An eyewear mounted visual display (“User-worn see-through display”) projecting an artificial horizon aligned with the user's head and body position in space can prevent or lessen motion sickness in susceptible individuals when in a motion provocative environment as well as aid patients undergoing vestibular rehabilitation. In this project, a wearable display device, including software technology and hardware, was developed and a phase I feasibility study and phase II clinical trial for safety and efficacy were performed.
Both phase I and phase II were prospective studies funded by the NIH. The phase II study used repeated measures for motion intolerant subjects and a randomized control group (display device/no display device) pre–posttest design for patients in vestibular rehabilitation.
Following technology and display device development, 75 patients were evaluated by test and rating scales in the phase II study; 25 subjects with motion intolerance used the technology in the display device in provocative environments and completed subjective rating scales, whereas 50 patients were evaluated before and after vestibular rehabilitation (25 using the display device and 25 in a control group) using established test measures.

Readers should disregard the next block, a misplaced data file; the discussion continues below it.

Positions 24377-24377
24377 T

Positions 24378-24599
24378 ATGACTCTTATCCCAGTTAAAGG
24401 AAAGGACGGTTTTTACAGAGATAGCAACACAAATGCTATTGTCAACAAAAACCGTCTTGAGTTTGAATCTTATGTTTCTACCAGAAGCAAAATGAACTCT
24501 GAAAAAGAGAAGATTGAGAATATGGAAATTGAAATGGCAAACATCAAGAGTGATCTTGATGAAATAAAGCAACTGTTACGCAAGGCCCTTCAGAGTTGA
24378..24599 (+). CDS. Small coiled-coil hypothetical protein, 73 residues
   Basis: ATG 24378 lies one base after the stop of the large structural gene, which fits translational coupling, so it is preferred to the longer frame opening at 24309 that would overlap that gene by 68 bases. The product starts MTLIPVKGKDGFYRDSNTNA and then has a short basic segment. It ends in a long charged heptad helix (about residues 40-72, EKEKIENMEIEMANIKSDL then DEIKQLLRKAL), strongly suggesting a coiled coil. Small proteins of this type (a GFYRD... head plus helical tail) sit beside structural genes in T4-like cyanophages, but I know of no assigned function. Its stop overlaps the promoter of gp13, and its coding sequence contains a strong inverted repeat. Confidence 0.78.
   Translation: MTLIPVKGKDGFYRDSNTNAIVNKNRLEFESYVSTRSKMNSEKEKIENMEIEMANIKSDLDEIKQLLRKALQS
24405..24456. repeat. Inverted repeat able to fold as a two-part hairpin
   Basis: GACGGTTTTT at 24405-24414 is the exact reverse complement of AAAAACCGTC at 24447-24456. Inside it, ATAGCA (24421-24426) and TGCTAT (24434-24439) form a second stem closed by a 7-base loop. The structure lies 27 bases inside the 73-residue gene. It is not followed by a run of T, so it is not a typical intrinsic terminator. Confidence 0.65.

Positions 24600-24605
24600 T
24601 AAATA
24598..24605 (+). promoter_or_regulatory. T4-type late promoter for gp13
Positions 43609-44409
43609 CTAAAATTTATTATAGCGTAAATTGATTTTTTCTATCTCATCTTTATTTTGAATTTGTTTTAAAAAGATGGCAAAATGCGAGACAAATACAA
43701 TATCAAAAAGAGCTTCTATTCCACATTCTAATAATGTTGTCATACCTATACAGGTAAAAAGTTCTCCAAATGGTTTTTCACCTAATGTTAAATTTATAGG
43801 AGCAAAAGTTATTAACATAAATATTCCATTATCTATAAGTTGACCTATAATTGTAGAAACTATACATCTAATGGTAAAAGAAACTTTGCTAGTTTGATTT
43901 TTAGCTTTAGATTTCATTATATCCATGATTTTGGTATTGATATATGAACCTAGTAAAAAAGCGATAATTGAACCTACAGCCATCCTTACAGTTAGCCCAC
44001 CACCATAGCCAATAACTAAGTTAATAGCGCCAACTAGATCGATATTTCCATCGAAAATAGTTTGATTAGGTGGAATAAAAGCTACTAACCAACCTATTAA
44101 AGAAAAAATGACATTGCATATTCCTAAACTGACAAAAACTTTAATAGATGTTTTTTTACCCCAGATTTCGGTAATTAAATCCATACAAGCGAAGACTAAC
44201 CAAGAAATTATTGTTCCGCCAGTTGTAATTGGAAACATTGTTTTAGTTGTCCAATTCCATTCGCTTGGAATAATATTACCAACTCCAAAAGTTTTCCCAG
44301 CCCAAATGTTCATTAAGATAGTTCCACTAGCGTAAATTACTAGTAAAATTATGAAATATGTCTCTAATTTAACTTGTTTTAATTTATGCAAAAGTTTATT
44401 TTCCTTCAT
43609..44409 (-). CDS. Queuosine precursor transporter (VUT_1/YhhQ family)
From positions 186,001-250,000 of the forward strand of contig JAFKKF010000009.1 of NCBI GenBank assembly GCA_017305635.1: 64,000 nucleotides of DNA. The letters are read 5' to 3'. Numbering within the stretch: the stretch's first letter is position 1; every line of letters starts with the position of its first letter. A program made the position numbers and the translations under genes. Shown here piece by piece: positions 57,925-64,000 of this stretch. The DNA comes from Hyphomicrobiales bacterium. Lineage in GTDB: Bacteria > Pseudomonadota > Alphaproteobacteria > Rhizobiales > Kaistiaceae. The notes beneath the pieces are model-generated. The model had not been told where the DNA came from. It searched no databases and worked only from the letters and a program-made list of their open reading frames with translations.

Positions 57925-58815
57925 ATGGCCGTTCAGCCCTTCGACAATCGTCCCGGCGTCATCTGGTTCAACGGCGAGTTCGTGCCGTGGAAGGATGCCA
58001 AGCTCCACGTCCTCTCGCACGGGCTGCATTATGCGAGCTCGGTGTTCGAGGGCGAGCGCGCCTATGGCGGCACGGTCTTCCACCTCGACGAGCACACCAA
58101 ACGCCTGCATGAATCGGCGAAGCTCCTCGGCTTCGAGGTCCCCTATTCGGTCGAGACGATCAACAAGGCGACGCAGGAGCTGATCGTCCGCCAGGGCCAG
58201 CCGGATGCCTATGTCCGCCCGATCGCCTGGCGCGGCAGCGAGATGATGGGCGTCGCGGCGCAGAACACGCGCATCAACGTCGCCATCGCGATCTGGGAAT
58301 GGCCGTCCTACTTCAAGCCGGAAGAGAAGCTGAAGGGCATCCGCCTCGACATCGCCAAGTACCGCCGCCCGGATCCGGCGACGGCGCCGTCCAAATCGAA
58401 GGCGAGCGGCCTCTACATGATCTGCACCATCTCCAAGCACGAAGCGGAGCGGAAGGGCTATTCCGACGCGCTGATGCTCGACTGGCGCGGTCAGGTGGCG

All patients with motion intolerance rated the technology as helpful for nine symptoms assessed, and 96% rated the display device as simple and easy to use. Duration of symptoms significantly decreased with use of the technology displayed. In patients undergoing vestibular rehabilitation, there were no significant differences in amount of change from pre- to posttherapy on objective balance tests between display device users and controls. However, those using the technology required significantly fewer rehabilitation sessions to achieve those outcomes than the control group.
A user-worn see-through display, utilizing a visual fixation target coupled with a stable artificial horizon and aligned with user movement, has demonstrated substantial benefit for individuals susceptible to motion intolerance and spatial disorientation and those undergoing vestibular rehabilitation. The technology developed has applications in any environment where motion sensitivity affects human performance. Laryngoscope, 121:S17–S35, 2011